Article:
Between sixth and seventh grade I moved and switched schools. With a July birthday, this of course meant I invited my new school friends and my old faithful few. It was a typical middle school birthday party at a bowling alley with pizza and cake. All was fine and dandy until I realized my new and old friends didn’t mesh. Now that I’m a married adult, it’s a recurring worry of mine to balance spending time with my married friends, college friends, high school friends, my gal pals and those with little babes. Having found ourselves in this conundrum with a love for beer and our beer-loving friends, my husband and I decided that if there can be clubs about books, then there can be clubs about beer. Thus, beer club was born.
We created beer club with the premise that anyone regardless of expertise—from the craft beer newbies to the connoisseurs—can join; they just have to be interested in expanding their beer palates. Each person comes with either one 22-ounce bottle or 2–3 regular 12-ounce beers to share with the group. Essentially, we get to try a handful of beers before we buy them with the added bonus of spending time with our assortment of friends in one neat monthly meeting. With any gathering of course comes the grub, but I’ll get to that in a moment.
Here’s a quick rundown of our first beer club meeting:
Right when guests walked in the front door, they were welcomed and instructed via chalkboard: Grab a glass and get to snackin’. While chatting with the first few guests in the kitchen, we waited for the last few to trickle in. My husband then rounded up our pals to introduce themselves, present the beer they brought and why, as well as explain what it tastes like. We migrated over to the living room where all the snacks were set up, and we nonchalantly sampled the beers and commented as we nibbled for a couple hours. A craft beer newbie friend of ours found himself liking most of the beers, and I even found myself leaning toward a few I wouldn’t normally reach for. Easy peasy.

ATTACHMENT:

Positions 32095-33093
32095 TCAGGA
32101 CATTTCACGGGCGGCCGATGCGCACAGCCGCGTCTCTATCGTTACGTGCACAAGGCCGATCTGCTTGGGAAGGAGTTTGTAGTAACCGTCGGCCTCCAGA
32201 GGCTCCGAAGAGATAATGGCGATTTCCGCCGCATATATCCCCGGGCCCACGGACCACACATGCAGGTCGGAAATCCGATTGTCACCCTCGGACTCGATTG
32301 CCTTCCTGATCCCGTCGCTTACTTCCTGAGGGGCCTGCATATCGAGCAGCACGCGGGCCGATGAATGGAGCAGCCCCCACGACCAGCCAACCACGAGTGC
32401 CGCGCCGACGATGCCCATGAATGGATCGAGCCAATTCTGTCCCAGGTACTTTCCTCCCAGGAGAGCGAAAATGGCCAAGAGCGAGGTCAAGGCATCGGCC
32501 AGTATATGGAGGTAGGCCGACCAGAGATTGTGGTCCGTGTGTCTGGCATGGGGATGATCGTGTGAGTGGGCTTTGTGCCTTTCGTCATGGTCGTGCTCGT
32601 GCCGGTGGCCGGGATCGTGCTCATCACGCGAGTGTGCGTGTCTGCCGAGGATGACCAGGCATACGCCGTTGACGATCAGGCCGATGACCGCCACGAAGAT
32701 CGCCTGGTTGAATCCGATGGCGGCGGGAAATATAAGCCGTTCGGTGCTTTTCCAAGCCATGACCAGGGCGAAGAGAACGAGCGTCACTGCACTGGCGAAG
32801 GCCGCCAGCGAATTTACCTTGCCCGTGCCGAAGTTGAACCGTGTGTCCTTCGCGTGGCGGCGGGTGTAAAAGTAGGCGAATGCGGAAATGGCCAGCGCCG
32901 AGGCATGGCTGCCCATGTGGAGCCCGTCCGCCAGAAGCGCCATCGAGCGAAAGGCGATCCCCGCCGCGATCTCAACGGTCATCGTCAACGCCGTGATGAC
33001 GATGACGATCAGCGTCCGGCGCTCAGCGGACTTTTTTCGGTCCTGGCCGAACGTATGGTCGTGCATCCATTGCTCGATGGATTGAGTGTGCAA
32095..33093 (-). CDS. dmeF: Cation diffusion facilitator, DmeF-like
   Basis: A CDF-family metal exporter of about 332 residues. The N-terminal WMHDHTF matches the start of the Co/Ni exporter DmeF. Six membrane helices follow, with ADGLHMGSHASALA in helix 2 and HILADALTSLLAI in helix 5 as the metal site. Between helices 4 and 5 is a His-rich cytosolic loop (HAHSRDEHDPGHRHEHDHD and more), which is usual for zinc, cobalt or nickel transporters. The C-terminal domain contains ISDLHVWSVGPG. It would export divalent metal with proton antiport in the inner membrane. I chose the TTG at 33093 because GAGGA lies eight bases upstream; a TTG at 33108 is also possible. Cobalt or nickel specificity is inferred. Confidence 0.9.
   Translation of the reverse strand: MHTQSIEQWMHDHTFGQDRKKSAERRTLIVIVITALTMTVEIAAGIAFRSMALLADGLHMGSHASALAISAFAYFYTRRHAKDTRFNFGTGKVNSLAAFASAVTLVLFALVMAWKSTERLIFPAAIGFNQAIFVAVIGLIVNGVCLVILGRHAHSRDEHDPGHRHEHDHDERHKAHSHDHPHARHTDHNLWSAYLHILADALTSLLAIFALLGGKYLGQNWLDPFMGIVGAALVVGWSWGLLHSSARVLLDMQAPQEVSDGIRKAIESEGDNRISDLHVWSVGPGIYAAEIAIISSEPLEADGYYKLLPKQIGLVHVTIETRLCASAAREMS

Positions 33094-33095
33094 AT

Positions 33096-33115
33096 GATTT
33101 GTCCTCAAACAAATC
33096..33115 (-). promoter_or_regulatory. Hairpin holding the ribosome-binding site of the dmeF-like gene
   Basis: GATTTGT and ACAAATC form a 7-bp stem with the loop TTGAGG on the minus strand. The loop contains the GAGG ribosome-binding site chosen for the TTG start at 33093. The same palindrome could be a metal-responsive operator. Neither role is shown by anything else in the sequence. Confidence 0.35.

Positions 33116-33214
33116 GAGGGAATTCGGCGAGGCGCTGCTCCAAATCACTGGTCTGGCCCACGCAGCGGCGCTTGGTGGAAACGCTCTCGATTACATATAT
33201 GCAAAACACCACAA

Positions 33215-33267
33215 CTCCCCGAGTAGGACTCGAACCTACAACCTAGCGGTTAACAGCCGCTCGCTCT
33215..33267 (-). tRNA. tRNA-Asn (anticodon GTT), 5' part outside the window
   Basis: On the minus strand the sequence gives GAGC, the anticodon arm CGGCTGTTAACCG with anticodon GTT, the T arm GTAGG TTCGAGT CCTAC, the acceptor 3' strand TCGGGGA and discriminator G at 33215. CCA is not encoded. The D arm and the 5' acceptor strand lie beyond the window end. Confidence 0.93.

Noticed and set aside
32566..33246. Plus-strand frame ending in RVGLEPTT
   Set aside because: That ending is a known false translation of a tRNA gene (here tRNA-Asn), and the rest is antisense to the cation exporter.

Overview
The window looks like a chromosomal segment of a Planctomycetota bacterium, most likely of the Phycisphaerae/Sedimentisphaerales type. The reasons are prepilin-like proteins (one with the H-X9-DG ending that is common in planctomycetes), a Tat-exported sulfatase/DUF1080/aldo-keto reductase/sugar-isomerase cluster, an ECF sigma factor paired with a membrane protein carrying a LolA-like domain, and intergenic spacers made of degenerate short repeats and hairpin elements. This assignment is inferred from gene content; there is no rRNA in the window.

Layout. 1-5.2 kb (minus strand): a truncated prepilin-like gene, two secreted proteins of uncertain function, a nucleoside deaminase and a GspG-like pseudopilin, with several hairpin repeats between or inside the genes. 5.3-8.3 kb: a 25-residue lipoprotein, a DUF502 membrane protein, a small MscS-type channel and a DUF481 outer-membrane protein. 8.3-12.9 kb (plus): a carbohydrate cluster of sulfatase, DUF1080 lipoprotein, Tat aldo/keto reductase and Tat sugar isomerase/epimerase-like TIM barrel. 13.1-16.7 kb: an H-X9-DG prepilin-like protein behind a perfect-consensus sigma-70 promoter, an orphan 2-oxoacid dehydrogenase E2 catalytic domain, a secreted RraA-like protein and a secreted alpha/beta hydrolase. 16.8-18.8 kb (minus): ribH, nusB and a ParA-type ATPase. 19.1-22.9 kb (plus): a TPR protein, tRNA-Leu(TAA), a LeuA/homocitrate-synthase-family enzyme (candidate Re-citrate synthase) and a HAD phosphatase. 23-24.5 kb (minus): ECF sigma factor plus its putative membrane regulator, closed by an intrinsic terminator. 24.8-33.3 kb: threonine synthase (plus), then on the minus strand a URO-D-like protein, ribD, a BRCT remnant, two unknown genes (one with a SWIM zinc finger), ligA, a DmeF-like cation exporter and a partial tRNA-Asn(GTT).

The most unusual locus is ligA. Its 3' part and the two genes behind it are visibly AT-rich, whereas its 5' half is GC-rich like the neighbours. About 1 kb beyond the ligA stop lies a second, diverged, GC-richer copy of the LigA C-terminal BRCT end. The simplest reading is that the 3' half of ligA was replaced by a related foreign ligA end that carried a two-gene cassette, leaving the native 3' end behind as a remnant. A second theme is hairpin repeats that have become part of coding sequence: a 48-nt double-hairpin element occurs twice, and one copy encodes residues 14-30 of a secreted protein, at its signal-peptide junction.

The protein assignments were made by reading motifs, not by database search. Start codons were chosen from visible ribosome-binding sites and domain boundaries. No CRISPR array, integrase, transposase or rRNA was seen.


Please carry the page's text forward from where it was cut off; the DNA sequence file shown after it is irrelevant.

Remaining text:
Here are a few nifty tips to starting a beer club:
Set a reasonable meeting time. Since the host provides snacks—though I go a little overboard—your beer club members might want to have an actual dinner after working a 9-to-5. Everyone loves their time on the weekend, and since weekly is too much of a commitment for some, we set meetings to every third Wednesday at 7 p.m.
Create themes. Themes just make everything fun! January’s theme was “Your Go-To Beer”. February might be about winter beers, March might run along the lines of stouts because of St. Patrick’s Day and so on. This month, our beer club members’ go-to beers were: Duchesse de Bourgogne, Lagunitas Brown Shugga’, Ommegang Hennepin, Saranac Caramel Porter, Smartmouth Alter Ego Saison, Devils Backbone Vienna Lager and Epic Brainless Raspberries.
Don’t overcomplicate beer club. Have your guests mingle, pour beer at their own pace and grab some snacks, which brings me to my final point.
Provide awesome snacks. Snacks don’t have to take up all of your time and can often be prepared in advance. With the help of the Internet, I made candied pecans, crostini with blue cheese and roasted grapes, spinach-garlic dip and mac and cheese bites. I also provided crackers, salami and cornichons.
After all is said and done, beer club is simply about spending quality time with quality people over tasty food and even tastier brews. So what do you say? Why not start a beer club?
Click here to read up on local brewery Young Veterans Brewing Company.